promoters and broadcasters met in the summer of 1987 in an upstairs room of a North London pub, the Empress of Russia, to come up with a term to promote "ethnic", "folk," and "international" recordings. After much discussion they chose the term "World Music," which was soon picked up by the media and became the standard term for this music in the international record industry.9

In May 1990, Billboard magazine established a bi-weekly "World Music" chart, which lists the top fifteen selling albums in this "new genre." It appears on the same page as the "New Age" chart under the heading of "Adult Alternative Albums." The fact that Billboard established this chart suggests that the term had firmly established itself in the marketplace.10

Two factors signaled the advent of world music in its commercial definition: the first was the uncommon success of reggae in the mainstream commercial market. The second was the appearance of the Graceland album, a collaborative effort of Paul Simon and the South African group "Ladysmith Black Mambazo." The album was a commercial success, but its implications for the commercialization of African music caused a stir in the academic community.11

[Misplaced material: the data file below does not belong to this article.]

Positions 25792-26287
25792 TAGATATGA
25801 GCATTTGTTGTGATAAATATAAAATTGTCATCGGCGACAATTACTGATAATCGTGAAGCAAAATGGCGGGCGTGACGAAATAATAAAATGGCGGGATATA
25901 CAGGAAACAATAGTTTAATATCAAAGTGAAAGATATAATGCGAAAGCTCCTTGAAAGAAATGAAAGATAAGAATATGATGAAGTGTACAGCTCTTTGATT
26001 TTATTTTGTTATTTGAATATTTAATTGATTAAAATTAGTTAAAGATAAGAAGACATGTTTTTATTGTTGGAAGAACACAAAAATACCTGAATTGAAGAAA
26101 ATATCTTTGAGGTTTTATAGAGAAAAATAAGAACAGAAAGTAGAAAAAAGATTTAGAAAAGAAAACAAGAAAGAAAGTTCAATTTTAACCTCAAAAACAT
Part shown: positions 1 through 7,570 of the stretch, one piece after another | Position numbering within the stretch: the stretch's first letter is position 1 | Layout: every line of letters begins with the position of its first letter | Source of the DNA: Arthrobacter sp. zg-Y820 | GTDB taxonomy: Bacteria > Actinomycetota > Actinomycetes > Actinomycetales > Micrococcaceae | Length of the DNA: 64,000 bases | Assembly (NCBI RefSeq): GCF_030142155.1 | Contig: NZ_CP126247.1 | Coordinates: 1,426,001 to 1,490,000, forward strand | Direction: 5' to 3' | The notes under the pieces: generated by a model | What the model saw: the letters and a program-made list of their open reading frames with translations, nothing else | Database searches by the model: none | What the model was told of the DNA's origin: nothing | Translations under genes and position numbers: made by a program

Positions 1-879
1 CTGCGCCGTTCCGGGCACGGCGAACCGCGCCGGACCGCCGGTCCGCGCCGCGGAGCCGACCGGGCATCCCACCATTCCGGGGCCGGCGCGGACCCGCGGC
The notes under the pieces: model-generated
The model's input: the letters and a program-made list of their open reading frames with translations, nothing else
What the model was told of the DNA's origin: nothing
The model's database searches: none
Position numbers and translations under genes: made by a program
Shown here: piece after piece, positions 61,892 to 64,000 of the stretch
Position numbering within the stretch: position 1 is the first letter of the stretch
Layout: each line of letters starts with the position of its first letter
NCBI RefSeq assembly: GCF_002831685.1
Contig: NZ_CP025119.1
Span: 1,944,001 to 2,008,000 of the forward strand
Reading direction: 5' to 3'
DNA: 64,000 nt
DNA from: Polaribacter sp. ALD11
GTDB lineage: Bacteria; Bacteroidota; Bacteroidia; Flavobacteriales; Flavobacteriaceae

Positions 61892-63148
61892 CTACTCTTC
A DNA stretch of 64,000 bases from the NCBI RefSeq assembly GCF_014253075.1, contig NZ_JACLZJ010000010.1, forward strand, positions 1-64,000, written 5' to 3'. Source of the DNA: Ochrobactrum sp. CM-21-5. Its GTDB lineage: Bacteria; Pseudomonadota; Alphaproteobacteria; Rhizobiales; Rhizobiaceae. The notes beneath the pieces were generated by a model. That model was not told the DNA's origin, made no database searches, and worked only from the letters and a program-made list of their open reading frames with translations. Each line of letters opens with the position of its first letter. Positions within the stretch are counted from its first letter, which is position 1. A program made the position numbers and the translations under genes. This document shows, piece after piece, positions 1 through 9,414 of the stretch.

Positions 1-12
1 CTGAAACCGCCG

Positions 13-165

With the increasing popularity of world music over the past decade, there has come a plethora of specialized publishers and vendors with names such as Music of the World, World Music Institute, World Music Press, World Music Enterprises, and Original Music, which publishes a quarterly World Music Catalog.12 These vendors further expanded the definition of "world music," taking it from the purely popular idiom, and making it include all styles of music with ethnic or foreign elements. They also helped entrench the term as an alternative to "ethnic" or "non-Western" music.


The Era of Cultural Diversity

As ethnic and foreign musics enter the Western commercial main-stream, they bring the possibility of greater understanding, or at least familiarity with other cultures. Nowhere is this more evident than in the United States, where many cultures and ethnic groups are thrown together in the same environment.